Saturday, July 23, 2011
Back to Britain - part 4: Swindon
I don't intend to visit Swindon when I return to the UK, but I think most Americans should be forced to drive round Swindon - for the hell of it and to boost the entertainment industry.
That's because Swindon in Wiltshire is home to the so-called "Magic Roundabout," which is actually a series of five mini roundabouts. The first time I encountered it I had only recently learned to drive and almost had a fit.
Americans tend to get freaked out by one roundabout as they are not very common round these parts. Add to the equation the fact you are driving on the left side of the road and going clockwise round the traffic island and this could be a recipe for panic. Whoever designed the Magic Roundabout probably didn't like Americans much.
According to Wikipedia, In February 2009 artist/filmmaker Tom White completed the short experimental film, Swindon Roundabouts. The film "consists of long hypnotic shots of the roundabout and its surrounding area collaged with interviews of local residents and an unsettling soundtrack. The film is intended as a homage to the late Frank Blackmore, inventor of the mini-roundabout," and general American hater.
I'd like to believe Tom White has since got a life but what are the chances really?
I always tried to avoid Swindon even though it was close to my home because it was so ugly and annoying.
But when I landed a summer job in the college recess as a mobile hot dog seller, I had little choice but to go there.
The hot dog company was a winning enterprize run by a man called Sleazy Keith - I have no idea what his real name was - who had made himself a millionaire on the backs of gullible students.
In a rickety Mastro van I would head over the hills and down into Swindon. On one particular night the van got stuck in second gear. As I inched through the bad part of Swindon (that would be all of it) with a high pitched whine coming from the engine, I became conscious this was the red light district and I risked being accused of curb crawling in a hot dog van because I couldn't get the accursed thing to speed up.
My rather classy training manager had told me during the induction it was his habit to give free hot dogs to the hookers, if they did something or other for his hot dog. I didn't ask for details.
But I got to a concrete parking lot without event (unlike the reversing problem I had in Worcester that caused bumper-maggeddon). I'd then light up the greasy old fat and get some burgers and hot dogs ready for the influx from the nightclubs when everyone became intoxicated enough to think my food was edible.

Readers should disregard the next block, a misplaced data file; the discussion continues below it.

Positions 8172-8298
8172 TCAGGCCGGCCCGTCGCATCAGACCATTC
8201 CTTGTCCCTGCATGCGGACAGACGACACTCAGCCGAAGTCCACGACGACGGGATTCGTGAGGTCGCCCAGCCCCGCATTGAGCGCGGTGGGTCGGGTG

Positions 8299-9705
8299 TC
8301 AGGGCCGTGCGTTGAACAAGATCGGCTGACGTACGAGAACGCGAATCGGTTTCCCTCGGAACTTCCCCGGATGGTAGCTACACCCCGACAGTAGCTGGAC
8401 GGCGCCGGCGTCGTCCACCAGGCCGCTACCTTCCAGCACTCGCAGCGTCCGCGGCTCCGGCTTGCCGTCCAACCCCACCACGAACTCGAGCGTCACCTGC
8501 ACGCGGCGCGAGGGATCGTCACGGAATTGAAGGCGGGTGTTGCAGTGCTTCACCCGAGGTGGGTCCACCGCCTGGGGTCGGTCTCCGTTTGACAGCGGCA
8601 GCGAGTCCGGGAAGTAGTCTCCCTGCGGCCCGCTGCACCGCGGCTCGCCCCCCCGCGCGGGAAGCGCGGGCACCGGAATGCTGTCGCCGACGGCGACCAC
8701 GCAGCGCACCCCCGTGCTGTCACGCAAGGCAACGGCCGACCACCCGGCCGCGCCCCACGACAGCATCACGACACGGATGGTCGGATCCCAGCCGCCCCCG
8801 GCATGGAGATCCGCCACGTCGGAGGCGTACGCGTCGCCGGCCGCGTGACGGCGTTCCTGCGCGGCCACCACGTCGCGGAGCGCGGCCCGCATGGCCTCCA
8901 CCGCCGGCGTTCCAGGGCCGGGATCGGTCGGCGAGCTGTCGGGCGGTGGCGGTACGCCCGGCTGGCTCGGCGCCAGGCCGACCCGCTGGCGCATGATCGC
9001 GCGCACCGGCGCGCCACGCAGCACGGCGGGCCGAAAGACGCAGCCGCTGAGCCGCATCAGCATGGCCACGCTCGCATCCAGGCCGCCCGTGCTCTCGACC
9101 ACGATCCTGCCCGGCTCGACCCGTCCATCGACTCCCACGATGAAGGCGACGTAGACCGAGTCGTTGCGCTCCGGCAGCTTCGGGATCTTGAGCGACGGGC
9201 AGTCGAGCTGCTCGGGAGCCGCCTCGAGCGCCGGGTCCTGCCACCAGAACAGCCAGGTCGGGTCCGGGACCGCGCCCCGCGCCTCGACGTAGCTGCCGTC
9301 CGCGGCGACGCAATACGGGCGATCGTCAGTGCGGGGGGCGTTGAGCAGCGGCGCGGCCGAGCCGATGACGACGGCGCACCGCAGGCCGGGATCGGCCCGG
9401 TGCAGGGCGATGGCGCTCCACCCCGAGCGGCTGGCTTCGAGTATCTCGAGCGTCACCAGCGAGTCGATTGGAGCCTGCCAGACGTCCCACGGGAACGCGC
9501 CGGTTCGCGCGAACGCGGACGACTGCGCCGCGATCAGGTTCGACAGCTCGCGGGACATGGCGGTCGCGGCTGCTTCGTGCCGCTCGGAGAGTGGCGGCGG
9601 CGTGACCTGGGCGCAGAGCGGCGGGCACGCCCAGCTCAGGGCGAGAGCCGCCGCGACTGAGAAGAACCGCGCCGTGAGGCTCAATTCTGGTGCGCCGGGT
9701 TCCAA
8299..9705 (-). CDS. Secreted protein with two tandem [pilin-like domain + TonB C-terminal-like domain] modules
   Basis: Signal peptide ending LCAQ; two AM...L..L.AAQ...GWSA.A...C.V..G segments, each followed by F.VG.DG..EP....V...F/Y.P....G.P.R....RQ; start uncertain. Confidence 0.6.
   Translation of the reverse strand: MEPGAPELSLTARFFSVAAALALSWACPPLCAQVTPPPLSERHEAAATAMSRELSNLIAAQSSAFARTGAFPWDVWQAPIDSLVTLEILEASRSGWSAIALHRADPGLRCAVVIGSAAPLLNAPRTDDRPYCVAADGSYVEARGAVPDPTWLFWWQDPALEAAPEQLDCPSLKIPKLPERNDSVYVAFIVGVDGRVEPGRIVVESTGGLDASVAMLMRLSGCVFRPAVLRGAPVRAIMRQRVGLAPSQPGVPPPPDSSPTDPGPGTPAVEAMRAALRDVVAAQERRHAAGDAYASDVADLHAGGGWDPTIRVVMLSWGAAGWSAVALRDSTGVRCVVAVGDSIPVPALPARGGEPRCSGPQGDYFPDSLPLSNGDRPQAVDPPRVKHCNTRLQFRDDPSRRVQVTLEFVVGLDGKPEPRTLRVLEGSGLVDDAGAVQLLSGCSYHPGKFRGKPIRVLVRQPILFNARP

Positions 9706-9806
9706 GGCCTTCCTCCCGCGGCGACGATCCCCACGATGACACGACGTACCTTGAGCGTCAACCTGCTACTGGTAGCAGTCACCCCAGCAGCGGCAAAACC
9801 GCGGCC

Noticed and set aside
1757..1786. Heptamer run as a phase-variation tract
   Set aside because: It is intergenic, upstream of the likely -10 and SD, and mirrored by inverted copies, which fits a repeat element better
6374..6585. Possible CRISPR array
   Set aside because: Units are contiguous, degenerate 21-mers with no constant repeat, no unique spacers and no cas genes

Trouble came in the form of Rude Girl in her pretty yellow party dress.
"Just get me a hot dog you horrible little man."
"Yes maam. I must say your dress is rather radiant tonight."
"Oh fack off and give me more mustard."
"Um this tube is rather a struggle I must say maam."
There was a sudden release as the mustard shot all over her new frock.
"Agggghhhhh.... look what you've done."
"At least it's yellow maam. Nobody will notice unless, well..."
Such was a day in the life of the bustling metropolis that is Swindon. Later that night Furtive Man came along and whispered: "Do you know where the whores are?"
"I'm sorry, sir. I didn't catch that."
"The wh, wh whores,"
"Oh," I exclaimed in the earshot of the line that had formed. "You'd like to know where you can find the whores. No idea, sir. Although there's this girl in a mustard yellow dress.."
I'd head home in the early hours, my van rattling and shaking over the hills; at least that wason the nightswhen I didn't kill the battery and have to get my dad to fetch me, rather unwillingly.
Then at the end of the week, when I had raccoon rings under my eyes from all the late nights, Dodgy Keith would hand me a check for about $150.
"Is that is. For five nights a week?'
"You appear to have been eating your profits," he'd inform me.
Keith would promise me if I worked hard I could be like Jockie, a wheezing Scotsman who had a lucrative pitch by the cattle market. He made about $500 a week.
Jockie was flushed, overweight and choleric. He looked like he ate his profits, too. I figured he's only be around for another couple of years and his cattle market pitch might be all mine.
But who was I kidding? I saw through Dodgy Keith and the frightening gray flannel pants he wore in all weathers, his over shiny shoes and his top of the line Ford Granada with velvet seats and electric windows.
"Nope, Keith. I've been offered a 9-5 office job that doesn't involve going anywhere near Swindon. Thanks but, no thanks."